Why do I find myself unmoved by the release of the fifth Assessment Report of the Intergovernmental Panel on Climate Change (IPCC)? Because despite the epic scale of the report, on my quick perusal of the summary, I see nothing ‘new’.
And the BBC seems to concur. Although it made the lead story on the BBC web site for a couple of hours, it was down to fourth position by the evening and made only the third story on the television news. At least it was ahead of the inane story about why ballet dancers don’t get dizzy. [Aside: since when was that considered ‘News’?].
One aspect of the news did make me smile. Because of the ‘pause’ in rise of the average air temperature above the land surfaces of the Earth, sceptics are now saying that our understanding of climate change must be fundamentally flawed. This made me smile because while the ‘temperature curve’ was rising the sceptics were arguing that the data could not be relied upon. Now that it has slowed down, the data is all of a sudden more trustworthy!
But levity aside the report is grim. It reads like a list of battle casualties where new intelligence reveals that those previously listed as ‘missing in action’ are now confirmed as ‘fatalities’ or ‘injured’. The report list each casualty detailing our state of knowledge of the extent of their injury. I have included a couple of snippets below.
So the report is as clear as it can be, but it leaves one basic question unasked, and of course unanswered:
What are we going to do about all this?
The atmospheric concentrations of carbon dioxide (CO2), methane, and nitrous oxide have increased to levels unprecedented in at least the last 800,000 years.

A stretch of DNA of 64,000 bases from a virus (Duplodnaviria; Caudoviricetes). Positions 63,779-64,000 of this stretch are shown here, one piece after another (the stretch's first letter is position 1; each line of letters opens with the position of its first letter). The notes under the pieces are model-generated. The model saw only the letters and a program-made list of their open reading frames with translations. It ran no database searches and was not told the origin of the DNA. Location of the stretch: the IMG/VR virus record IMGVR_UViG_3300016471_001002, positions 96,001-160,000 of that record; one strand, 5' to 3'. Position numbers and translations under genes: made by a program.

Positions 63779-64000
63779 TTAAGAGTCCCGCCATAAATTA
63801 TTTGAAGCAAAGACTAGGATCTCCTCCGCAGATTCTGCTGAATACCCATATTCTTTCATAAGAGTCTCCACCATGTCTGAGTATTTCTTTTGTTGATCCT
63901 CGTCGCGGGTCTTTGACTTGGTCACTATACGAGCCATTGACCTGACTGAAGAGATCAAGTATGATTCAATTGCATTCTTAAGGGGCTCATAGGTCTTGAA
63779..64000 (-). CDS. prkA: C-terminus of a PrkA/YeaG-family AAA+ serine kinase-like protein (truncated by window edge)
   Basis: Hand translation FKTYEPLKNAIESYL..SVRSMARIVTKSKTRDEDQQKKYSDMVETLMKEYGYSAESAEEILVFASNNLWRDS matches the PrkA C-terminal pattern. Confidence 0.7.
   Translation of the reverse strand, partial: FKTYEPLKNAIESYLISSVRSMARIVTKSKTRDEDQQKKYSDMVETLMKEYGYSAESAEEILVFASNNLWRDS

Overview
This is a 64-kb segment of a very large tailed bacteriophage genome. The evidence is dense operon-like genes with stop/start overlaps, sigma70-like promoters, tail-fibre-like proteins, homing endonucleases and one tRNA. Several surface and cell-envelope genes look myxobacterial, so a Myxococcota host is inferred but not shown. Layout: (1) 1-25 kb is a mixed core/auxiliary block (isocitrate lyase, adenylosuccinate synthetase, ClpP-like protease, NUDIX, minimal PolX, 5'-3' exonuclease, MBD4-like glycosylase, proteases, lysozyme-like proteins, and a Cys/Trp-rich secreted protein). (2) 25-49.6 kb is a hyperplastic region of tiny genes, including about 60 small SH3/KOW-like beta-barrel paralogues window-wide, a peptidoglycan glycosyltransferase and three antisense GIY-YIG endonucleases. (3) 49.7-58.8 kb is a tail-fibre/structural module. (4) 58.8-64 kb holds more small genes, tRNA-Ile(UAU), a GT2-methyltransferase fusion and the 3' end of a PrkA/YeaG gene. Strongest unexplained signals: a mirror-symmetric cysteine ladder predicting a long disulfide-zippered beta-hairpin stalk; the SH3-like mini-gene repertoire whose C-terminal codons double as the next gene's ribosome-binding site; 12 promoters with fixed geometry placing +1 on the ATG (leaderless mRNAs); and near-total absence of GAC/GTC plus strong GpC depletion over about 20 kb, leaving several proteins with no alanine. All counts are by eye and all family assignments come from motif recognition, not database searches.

CO2 concentrations have increased by 40% since pre-industrial times, primarily from fossil fuel emissions and secondarily from net land use change emissions.
The ocean has absorbed about 30% of the emitted anthropogenic carbon dioxide, causing ocean acidification
Over the last two decades, the Greenland and Antarctic ice sheets have been losing mass, glaciers have continued to shrink almost worldwide, and Arctic sea ice and Northern Hemisphere spring snow cover have continued to decrease in extent (high confidence)
Ocean warming dominates the increase in energy stored in the climate system, accounting for more than 90% of the energy accumulated between 1971 and 2010 (high confidence). It is virtually certain that the upper ocean (0−700 m) warmed from 1971 to 2010, and it likely warmed between the 1870s and 1971.
Each of the last three decades has been successively warmer at the Earth’s surface than any preceding decade since 1850. In the Northern Hemisphere, 1983–2012 was likely the warmest 30-year period of the last 1400 years (medium confidence).
The rate of sea level rise since the mid-19th century has been larger than the mean rate during the previous two millennia (high confidence). Over the period 1901–2010, global mean sea level rose by 0.19 [0.17 to 0.21] m